WHAT YOUR CHILD WILL LEARN IN 5th GRADE
Research & Historical Thinking
- Distinguish fact from fiction by comparing documentary sources on historical figures and events with fictionalized characters and events.
Identify Indigenous tribes. Examine the way Indigenous tribes lived.
- Identify major explorers and trace the routes for exploration.
- Summarize and sequence the events leading to the American Revolution.
- Identify individuals and groups that have contributed to the early development of early New Haven and the United States.
- Use inquiry and communication skills to report findings in charts, graphs, written, and verbal form.
- Examine the challenges faced and the contributions made by various cultural groups to American society.
- Describe the historical movements that influenced the development of early New Haven and the United States from pre-Columbian times up to 1877 with an emphasis on the American Revolution and the founding of the United States.
- Explain what it means to be citizens of their community, state, and nation.
- Identify characteristics of a good citizen living in the community.
- Identify the functions and the major positions of authority in the community and describe the services provided by local government.
- Use a variety of resources to gather information about the government in their community and other communities around the world.
- Demonstrate understanding of democratic principles and practices.
- Identify and examine constitutional documents and the structure and operation of state governments.
- Describe the components and characteristics of regional forms of government.
- Explain citizenship rights and responsibilities and how they have changed over time.
- Investigate civic and political issues and problems.
- Demonstrate responsible citizenship by exercising civic virtues and participation skills.
- Identify the three branches of government and how they relate to each other. Demonstrate an understanding of the Bill of Rights.
- Identify main components and characteristics of early New Haven and the United States government.
- Identify and explain key ideas in government from the colonial and founding periods that continue to shape civic and political life.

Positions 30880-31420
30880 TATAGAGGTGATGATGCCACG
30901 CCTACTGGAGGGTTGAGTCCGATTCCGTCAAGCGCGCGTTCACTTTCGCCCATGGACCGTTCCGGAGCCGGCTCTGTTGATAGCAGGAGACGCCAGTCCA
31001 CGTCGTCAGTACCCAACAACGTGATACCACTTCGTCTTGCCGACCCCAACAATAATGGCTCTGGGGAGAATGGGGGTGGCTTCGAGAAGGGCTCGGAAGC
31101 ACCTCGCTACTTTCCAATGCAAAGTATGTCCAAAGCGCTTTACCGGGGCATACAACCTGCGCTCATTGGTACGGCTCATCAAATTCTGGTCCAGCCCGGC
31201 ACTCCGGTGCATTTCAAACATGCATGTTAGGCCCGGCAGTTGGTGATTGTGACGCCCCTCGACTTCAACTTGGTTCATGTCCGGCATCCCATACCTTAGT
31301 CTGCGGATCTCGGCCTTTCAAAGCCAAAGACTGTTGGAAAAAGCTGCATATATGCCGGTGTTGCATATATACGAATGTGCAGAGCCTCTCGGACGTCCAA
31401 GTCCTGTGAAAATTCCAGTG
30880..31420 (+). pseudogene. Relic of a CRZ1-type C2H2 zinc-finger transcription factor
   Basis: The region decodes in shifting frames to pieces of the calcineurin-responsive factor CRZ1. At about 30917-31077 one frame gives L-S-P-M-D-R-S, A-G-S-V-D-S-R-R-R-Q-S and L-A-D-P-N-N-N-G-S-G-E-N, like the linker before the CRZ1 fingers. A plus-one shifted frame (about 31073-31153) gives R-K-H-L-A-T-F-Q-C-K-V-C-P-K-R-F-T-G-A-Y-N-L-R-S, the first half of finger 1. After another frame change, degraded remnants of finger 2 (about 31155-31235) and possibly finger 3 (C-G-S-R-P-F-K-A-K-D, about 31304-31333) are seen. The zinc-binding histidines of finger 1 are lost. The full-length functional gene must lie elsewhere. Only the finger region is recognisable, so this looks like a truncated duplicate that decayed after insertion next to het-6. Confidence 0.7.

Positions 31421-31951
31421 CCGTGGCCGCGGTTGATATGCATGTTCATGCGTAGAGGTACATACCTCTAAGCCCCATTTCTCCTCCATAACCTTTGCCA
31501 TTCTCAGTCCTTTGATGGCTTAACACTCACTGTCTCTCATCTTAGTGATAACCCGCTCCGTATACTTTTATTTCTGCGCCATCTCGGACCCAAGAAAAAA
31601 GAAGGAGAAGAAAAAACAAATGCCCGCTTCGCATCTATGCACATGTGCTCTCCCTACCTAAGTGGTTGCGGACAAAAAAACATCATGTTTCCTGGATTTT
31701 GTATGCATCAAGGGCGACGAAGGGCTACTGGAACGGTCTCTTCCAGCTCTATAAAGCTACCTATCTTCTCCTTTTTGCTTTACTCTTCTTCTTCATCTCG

- Explain that latitude and longitude are used to locate places on maps and globes.
- Use local, regional, and thematic maps to research early settlements in America.
- Examine the geographical significance of the location of early American colonial settlements as related to coastal areas, mountains, rivers, plains.
- Describe the major physical features of each of the states and major cities of the United States.
- Describe how geographic regions change over time.
- Recognize economic resources of each region studied in the United States. Understand how the geography of a region dictates economic development.
- Describe the productive resources and market relationships that influence the way people produce goods and services and earn a living in early New Haven and the United States in different historical periods. (influence of technology and mass media)
- Investigate the way that individuals and groups cooperate to adapt to the environment and resolve conflicts.
- Analyze the roles and relationships of diverse groups of people contributing to the United States and early New Haven's cultural heritage.
How You Can Help Your Child
- Foster a positive attitude towards the subject matter and explore ways to engage your child in learning about social studies.
- Show an interest in what they are learning in school, discuss concepts with them and give them examples of social studies from their daily lives that they can relate to.
- Strengthen your child's willingness to express their opinion and positively contribute to classroom discussion by sharing stories about their family heritage instilling pride and confidence in who they are.
- Visit local and national museums (whenever possible) during weekends and school breaks to uncover the history of different cultures.
- Aid and assist your students when assigned research projects and simulation exercises that corroborate and build upon knowledge of social students' concepts.
- Social Studies is a subject that requires lots of reading, therefore it is important to provide your child with access to rich, relevant and engaging subject matter. Visit your local library and make sure that you and your child each have a library card. This allows growth in content knowledge but also helps support reading comprehension skills.